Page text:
Originally Posted by LX
I find this guy's position pretty extreme in the way he calls alternative practitioners quacks. I think the Green promotion of them is a little reflexive, and I certainly want to see an emphasis on medicine, but they do get enough results and have positively been blended within health centers. "Quacks" makes it hard for me to get past this guy's bias.
My dog was helped instantly by a chiropractor. I never gave chiropractors any credence before that. The idea of making use of one for a dog went even farther beyond any threshold I was willing to cross. But it worked where veterinary medicine failed. The dog had been urinating every twenty minutes for a week, and then just back to normal. That's not to say there aren't quacks involved. Regulation is needed.
As for their stance on nukes - I don't see how that makes them anti-science. Did I miss something? Has science come up with a means of disposing of nuclear waste, or coming up with the foolproof means of preventing extremely long-term damage through accidents, attacks, or catastrophes? Again - the Green position is reflexive, and as a governing party that is not what I would look for. But as a voice that could move the mainstream in a different direction slightly, I don't find that so problematic.
I'm not a huge fan of the word quack, but there is pretty much no doubt that the alt-med community is full of empirically unverified or flat-out debunked treatments.
To take chiropractic as an example, the key premise of chiropractic (that of subluxations) has been proven false.
When we look at chiropractic as a broad treatment, it repeatedly fails to do better than placebo.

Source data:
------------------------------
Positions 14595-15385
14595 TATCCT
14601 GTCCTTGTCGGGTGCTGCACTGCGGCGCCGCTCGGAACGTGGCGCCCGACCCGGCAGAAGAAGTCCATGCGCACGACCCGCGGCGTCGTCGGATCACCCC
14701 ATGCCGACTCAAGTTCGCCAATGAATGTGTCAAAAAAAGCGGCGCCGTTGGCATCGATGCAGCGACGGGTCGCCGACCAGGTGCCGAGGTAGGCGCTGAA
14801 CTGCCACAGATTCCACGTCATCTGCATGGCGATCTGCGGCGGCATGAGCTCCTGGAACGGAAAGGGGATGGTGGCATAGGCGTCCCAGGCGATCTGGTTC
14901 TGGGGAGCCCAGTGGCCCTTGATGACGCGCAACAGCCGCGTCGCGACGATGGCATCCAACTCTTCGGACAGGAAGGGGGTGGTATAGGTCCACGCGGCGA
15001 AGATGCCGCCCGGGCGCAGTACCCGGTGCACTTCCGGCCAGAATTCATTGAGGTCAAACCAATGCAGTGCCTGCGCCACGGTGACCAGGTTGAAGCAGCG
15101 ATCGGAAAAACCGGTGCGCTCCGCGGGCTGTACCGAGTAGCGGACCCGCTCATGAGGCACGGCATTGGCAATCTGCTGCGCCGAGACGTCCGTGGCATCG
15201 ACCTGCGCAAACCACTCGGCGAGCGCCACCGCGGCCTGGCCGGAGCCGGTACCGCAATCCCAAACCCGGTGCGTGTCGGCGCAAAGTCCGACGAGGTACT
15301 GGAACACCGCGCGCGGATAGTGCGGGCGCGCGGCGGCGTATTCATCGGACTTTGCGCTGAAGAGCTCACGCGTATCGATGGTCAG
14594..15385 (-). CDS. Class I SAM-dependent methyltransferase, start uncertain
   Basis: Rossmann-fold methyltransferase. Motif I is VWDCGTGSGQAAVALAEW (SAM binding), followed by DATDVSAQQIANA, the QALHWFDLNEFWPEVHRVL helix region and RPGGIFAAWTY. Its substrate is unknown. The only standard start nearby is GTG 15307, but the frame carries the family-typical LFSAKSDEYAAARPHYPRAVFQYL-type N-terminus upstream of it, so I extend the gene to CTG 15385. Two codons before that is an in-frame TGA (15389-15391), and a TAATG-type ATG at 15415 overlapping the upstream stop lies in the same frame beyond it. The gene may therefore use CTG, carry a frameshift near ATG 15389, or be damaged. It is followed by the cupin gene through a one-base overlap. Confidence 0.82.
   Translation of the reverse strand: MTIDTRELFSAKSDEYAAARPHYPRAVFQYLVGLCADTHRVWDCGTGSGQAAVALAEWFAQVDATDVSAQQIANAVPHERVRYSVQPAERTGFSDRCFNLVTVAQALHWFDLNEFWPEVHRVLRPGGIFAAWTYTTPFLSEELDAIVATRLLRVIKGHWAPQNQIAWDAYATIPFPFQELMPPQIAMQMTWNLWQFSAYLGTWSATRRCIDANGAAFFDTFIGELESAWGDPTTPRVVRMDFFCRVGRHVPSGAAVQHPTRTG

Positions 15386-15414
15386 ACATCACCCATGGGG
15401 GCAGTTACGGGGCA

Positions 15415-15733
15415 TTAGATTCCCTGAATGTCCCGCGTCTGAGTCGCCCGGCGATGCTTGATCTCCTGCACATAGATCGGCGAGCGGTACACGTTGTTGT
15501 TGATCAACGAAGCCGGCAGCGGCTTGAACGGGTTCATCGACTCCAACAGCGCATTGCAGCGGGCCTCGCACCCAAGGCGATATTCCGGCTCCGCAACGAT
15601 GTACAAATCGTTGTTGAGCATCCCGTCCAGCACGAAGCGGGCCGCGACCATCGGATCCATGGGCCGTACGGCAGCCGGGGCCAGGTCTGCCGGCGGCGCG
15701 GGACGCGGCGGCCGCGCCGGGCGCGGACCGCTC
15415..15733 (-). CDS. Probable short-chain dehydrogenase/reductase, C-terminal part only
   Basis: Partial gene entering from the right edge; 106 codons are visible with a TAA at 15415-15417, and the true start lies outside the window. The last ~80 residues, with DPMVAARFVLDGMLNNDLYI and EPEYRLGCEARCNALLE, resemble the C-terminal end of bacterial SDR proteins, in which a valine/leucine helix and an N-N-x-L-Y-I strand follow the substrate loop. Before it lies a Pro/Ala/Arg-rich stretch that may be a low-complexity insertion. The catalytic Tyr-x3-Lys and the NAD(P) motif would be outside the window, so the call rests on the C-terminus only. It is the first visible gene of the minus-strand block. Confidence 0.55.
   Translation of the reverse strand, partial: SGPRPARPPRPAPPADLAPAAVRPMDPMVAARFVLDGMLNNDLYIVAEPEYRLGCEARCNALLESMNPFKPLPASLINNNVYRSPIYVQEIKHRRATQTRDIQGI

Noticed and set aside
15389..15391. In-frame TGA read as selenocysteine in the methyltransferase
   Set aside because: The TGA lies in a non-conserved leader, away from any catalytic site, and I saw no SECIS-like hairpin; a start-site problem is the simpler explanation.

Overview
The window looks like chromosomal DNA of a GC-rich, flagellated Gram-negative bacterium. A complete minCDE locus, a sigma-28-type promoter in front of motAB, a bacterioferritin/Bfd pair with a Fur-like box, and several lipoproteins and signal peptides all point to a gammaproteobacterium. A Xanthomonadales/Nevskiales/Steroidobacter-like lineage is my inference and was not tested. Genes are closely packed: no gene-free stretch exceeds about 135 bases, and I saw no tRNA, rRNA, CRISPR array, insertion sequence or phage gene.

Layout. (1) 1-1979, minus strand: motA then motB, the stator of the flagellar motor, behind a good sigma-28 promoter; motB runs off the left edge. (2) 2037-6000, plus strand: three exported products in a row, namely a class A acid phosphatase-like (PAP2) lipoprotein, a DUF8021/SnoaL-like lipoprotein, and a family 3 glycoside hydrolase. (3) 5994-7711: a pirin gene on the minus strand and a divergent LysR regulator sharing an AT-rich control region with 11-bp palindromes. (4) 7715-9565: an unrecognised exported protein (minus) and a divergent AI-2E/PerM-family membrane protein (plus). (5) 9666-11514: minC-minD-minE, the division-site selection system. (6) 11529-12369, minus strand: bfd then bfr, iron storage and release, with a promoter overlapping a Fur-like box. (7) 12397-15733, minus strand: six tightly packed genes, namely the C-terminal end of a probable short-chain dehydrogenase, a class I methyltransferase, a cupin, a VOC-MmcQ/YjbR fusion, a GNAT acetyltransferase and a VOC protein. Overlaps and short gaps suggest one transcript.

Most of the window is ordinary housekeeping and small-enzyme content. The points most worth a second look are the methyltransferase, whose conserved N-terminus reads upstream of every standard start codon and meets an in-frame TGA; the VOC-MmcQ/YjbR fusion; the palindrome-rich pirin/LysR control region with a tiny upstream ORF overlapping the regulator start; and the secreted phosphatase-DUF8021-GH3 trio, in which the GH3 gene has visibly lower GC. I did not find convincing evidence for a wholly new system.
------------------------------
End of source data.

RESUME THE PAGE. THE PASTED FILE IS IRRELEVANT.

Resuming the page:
When we look at it as a specific treatment for back injuries, it is on par with the treatment you would get from an RMT, at best. As a simple matter of fact, basically nothing works reliably for back pain.
I do not know enough about your particular case to comment on it directly. What I would say is that you should not put too much weight in the fact that your dogs improvement in health was correlated with the treatment of the chiropractor. Unless you have sufficient controls in place, it is pretty hard to tell whether that correlation is legitimate or not. It could even be as simple as this: whatever was causing the excessive urination naturally clears up in about a week. I'm not saying that is necessarily the explanation; I'm saying that there are many possible explanations and we shouldn't prematurely give one more credence than another, especially when it has a lot of evidence that suggest it is implausible.
Keep in mind that what Moran was decrying was the general lack of what he calls "scientific reasoning." Namely, there is no reason to say "All nuclear facilities should be shut-down" unless there is some sort of evidence strongly in favour of that position. As you say, it is a reflexive position on their part, which is the antithesis of the reasoning Moran is looking for.